Curious Flips Observed In Tau Boo's Magnetic Cycle
2013-07-04 03:58:06

Lee Rannals for redOrbit.com - Your Universe Online One star sitting 51 light years away in the constellation of Bootes has a magnetic cycle that is puzzling astronomers. Dr Rim Fares presented the first observations of the complete magnetic cycle of Tau Bootis, or Tau Boo, at the Royal Astronomical Society's National Astronomy Meeting in St Andrews this week. These are the first observations of the complete magnetic cycle of a star other than our Sun. According to the findings, in...


Latest Sun Reference Libraries

Stellar Astrophysics
2014-01-12 00:00:00

The prominent feature that allows for the existence of life on Earth is the Sun. Radiation from our closest star provides heat and energy to our planet, driving biological processes and providing the necessary conditions for liquid water to naturally exist. But our Sun is only but one star in this vast Universe. And as it turns out, most stars are quite different than the one that illuminates our day. For this reason, scientists have, for hundreds of years, attempted to study the other...

How Solar Cycles Impact Our Weather Here On Earth
2013-01-13 09:10:34

Solar cycles: what are they and why should we care about them? Solar cycles are made up of what are known as solar minimums (min) and solar maximums (max). We refer to a solar min at the time when the sun is not active with many sunspots, while a solar max is just the opposite when we see a large increase in sunspot activity. So how long do solar cycles last? Typically they run on what is known as an 11 year cycle from the max to the min and then start over again anew. As of 2012 we...

Weather Reference Library
2012-07-23 13:36:11

Being a meteorologist for over thirteen years you start to take note of many things in the atmosphere and how they repeat themselves. Our Climate is no different. The definition of climate is stated as: the collective weather data in regards to moisture and temperature for over 30 years for the same location. So to better understand our climate we need to look at this. First, we have average temperatures for given places based on the 30 year average. Some years the temps are warmer or...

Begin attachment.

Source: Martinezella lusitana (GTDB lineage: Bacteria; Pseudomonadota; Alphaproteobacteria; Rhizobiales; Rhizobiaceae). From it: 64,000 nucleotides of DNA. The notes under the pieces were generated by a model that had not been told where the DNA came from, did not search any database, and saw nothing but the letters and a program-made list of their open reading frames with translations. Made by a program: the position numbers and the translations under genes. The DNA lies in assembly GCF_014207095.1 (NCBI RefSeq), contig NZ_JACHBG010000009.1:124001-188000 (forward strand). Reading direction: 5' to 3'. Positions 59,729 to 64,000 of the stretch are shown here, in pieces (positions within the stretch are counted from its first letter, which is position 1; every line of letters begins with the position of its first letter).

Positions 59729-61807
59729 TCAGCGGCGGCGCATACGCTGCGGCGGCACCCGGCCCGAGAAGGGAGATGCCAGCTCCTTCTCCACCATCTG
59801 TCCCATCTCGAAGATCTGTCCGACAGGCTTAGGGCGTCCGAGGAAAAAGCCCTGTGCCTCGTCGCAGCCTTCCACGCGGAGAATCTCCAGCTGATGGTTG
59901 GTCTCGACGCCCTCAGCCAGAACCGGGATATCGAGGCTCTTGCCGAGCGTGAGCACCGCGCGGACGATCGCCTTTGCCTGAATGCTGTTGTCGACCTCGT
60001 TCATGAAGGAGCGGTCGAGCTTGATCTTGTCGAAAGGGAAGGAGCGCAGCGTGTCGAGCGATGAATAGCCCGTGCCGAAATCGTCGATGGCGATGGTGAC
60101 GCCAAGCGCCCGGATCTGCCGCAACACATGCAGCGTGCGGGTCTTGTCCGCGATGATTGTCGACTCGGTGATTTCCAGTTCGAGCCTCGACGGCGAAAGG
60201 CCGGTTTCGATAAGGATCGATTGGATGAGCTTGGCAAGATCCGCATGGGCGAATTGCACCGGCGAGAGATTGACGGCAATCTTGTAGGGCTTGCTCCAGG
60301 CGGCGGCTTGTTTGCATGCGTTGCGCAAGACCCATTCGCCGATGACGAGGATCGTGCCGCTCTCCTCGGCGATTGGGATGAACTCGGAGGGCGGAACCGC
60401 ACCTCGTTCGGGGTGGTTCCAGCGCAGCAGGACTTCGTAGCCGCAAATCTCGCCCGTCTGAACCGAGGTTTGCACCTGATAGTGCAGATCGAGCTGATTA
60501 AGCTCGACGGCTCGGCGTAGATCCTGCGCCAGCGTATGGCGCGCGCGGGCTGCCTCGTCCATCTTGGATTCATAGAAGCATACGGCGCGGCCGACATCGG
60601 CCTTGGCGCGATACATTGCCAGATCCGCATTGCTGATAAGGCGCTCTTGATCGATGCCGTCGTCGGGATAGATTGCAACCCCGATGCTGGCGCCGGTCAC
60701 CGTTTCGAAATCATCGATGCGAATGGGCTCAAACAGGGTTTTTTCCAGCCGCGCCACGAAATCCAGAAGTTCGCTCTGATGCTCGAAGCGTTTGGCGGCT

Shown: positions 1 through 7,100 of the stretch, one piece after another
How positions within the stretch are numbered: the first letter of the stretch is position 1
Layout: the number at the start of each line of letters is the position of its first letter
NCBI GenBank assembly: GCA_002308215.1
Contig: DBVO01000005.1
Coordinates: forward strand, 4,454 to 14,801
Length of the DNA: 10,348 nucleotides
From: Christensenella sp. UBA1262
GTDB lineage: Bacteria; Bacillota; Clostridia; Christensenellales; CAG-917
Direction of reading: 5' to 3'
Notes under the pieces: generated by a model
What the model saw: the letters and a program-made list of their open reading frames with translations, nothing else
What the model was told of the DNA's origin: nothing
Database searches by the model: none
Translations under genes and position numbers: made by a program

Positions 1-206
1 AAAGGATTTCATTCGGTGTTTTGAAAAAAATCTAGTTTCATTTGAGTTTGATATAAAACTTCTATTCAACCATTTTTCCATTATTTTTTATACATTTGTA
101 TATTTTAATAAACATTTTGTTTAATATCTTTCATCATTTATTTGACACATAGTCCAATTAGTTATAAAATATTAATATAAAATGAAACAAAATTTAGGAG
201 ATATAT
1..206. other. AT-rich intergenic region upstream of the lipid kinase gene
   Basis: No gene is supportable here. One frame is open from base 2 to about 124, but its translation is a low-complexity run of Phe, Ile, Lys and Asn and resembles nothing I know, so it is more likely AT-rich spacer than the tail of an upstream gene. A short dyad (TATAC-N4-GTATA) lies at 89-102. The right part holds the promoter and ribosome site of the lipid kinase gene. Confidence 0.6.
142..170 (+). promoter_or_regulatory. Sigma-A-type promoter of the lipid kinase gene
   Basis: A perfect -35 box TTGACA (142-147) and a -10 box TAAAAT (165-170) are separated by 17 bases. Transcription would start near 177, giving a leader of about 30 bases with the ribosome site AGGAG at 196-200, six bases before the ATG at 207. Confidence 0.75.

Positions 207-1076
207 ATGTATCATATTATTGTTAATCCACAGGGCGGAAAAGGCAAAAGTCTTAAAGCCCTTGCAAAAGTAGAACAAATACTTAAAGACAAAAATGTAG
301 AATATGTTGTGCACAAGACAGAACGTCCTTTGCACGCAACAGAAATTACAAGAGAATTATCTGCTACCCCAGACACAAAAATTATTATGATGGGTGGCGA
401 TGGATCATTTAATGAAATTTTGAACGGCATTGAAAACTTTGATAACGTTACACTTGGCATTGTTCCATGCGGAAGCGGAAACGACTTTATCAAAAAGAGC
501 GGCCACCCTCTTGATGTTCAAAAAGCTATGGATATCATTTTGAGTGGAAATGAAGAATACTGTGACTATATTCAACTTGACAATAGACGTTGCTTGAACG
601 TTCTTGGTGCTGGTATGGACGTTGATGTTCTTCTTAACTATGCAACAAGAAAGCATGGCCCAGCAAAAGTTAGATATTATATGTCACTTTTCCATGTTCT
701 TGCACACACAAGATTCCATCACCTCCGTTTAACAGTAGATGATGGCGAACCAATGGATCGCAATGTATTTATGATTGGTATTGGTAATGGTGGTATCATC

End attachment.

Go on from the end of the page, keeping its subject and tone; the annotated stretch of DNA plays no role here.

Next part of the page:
Solar Physics
2012-05-02 19:16:53

Solar Physics is a journal for solar and solar-stellar research and the study of solar terrestrial physics. Founded in 1967 by solar physicist Cornelis de Jager and publisher D. Reidel, the journal treats all aspects of solar physics, ranging from the internal structure of the Sun and its evolution, to outer corona and solar wind in interplanetary space. Solar Physics has four more than forty years been the principal journal for publications of fundamental research on the Sun. It is...

45_677a1afb0bebd7ebfa1c045c737a5541
2010-10-28 18:40:42

The spectroheliograph captures a photographic image of the Sun at a single wavelength of light. The wavelength chosen usually coincides with a spectral wavelength of one of the chemical elements present in the Sun. George Ellery Hale and Henri-Alexadre Deslandres developed I independently in 1890 and was further refined in 1932 by Robert R. McMath to take motion pictures. It operates by using a prism together with a narrow slit that passes a single wavelength. The light focuses on a...

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Word of the Day
cock-a-hoop
  • Exultant; jubilant; triumphant; on the high horse.
  • Tipsy; slightly intoxicated.
This word may come from the phrase 'to set cock on hoop,' or 'to drink festively.' Its origin otherwise is unclear. A theory, according to the Word Detective, is that it's a 'transliteration of the French phrase 'coq a huppe,' meaning a rooster displaying its crest ('huppe') in a pose of proud defiance.' Therefore, 'cock-a-hoop' would 'liken a drunken man to a boastful and aggressive rooster.'